NASA's Mission to Pluto and the Kuiper Belt
January 17, 2008
Two Years on the Road to the Ninth Planet
Just like the parent of a kid growing up from an infant to a toddler, my experience with New Horizons in flight – since our launch two years ago this week – is that the first two years have passed amazingly quickly and yet amazingly slowly, all at the same time. I guess that given some of the spacecraft hiccups of the past several months, one could also analogize that New Horizons has reached the “Terrible Two” stage and is into saying “no” a little more these days than in its first year.
Honestly, though, it’s been a great second year that included a phenomenally successful Jupiter encounter, a course correction, our first annual checkout, and science team work to begin in earnest the planning for the encounter at Pluto, still seven years hence. (Interestingly, this month also commemorates the seventh anniversary of the first New Horizons team meetings to write our proposal to NASA, so we are now at the halfway point from project inception to encounter!)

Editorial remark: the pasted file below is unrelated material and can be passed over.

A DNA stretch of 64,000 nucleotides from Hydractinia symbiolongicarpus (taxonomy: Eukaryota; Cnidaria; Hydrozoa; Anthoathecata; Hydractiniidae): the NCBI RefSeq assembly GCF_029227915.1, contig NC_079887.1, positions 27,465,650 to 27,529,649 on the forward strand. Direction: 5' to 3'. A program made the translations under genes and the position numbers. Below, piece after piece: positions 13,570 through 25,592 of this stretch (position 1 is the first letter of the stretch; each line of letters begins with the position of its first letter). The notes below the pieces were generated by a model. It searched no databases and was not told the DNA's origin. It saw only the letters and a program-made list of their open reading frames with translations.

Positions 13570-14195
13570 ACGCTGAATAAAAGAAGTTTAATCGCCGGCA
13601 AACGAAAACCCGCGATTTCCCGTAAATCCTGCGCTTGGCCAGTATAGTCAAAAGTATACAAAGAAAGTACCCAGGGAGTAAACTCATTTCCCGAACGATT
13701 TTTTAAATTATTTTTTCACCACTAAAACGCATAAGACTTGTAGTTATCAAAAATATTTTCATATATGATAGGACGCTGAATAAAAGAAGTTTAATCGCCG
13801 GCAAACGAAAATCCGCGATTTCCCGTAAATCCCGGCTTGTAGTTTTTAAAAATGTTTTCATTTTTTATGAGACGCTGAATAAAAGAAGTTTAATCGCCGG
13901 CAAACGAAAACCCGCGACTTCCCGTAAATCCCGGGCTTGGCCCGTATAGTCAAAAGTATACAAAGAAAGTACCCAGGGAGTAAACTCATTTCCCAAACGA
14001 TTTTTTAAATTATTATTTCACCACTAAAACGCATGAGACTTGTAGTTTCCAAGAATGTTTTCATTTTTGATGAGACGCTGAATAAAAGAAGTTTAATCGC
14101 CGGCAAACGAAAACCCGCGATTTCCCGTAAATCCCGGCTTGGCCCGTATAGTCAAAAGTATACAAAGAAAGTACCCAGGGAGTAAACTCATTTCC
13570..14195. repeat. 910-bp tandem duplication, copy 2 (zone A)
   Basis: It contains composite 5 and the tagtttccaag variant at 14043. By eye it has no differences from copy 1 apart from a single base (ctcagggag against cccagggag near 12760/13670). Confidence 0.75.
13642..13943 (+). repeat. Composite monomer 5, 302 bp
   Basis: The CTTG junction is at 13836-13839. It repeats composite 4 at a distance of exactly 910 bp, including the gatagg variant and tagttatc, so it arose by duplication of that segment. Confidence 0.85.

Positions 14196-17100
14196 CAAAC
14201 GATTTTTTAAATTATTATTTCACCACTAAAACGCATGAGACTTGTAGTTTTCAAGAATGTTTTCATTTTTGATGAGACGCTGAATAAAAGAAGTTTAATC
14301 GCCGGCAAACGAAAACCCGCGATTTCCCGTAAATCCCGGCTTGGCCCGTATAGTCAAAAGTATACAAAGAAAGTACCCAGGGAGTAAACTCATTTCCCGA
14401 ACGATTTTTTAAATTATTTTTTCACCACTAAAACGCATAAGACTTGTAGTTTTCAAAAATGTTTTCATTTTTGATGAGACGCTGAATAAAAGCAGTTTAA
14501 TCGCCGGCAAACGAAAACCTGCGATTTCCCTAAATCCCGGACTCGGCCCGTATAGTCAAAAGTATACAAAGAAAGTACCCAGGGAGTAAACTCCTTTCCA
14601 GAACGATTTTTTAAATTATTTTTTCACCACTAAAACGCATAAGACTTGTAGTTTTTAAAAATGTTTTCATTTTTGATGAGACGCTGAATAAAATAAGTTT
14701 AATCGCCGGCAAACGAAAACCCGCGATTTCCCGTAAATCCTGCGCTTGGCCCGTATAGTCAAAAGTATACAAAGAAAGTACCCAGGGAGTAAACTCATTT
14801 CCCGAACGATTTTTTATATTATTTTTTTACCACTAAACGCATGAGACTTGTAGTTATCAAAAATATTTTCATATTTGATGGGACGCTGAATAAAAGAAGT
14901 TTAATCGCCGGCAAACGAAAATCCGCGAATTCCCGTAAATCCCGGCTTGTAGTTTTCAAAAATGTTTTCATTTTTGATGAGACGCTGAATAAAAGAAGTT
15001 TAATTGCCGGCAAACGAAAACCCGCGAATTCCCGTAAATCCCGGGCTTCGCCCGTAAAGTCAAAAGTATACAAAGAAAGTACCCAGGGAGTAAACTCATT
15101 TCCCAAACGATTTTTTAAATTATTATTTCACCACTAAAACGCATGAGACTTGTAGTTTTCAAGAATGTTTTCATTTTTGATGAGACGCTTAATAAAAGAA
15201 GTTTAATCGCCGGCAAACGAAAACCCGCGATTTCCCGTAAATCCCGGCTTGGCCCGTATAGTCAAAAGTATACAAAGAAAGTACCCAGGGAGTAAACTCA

This montage of giant Jupiter and its volcanic moon Io, replete with the spectacular Tvashtar polar plume, was assembled from New Horizons imagery.
As you can see by visiting our Where Is New Horizons, we are now nearing a distance of 9 Astronomical Units from the Sun and speeding onward. This time next year, we’ll already be almost halfway between 12 and 13 AU!
Our spacecraft will be in quiet cruise or hibernation for most of 2008. Short wakeups will occur in May and December to re-point our high-gain antenna toward Earth and conduct other maintenance activities. Also on our flight plan is our second active checkout, which will fill the period from September through early November with many kinds of spacecraft and instrument activities. But otherwise we plan for things to be very quiet on orbit this year. And we have already determined from tracking data that our trajectory correction maneuver in late September was so accurate that no clean-up burn will be required in 2008 (nor will such be very likely in 2009, either).
In the meantime, though, we’ve savoring the successful second year of flight the project has had. And the homemade cake to the right (made by APL’s Simmie Berman) is evidence of that!
Well, that catches you up with where New Horizons is and what the spacecraft and project team have been doing. I’ll be back with more news in March. In the meantime, keep on exploring, just like we do!
- Alan Stern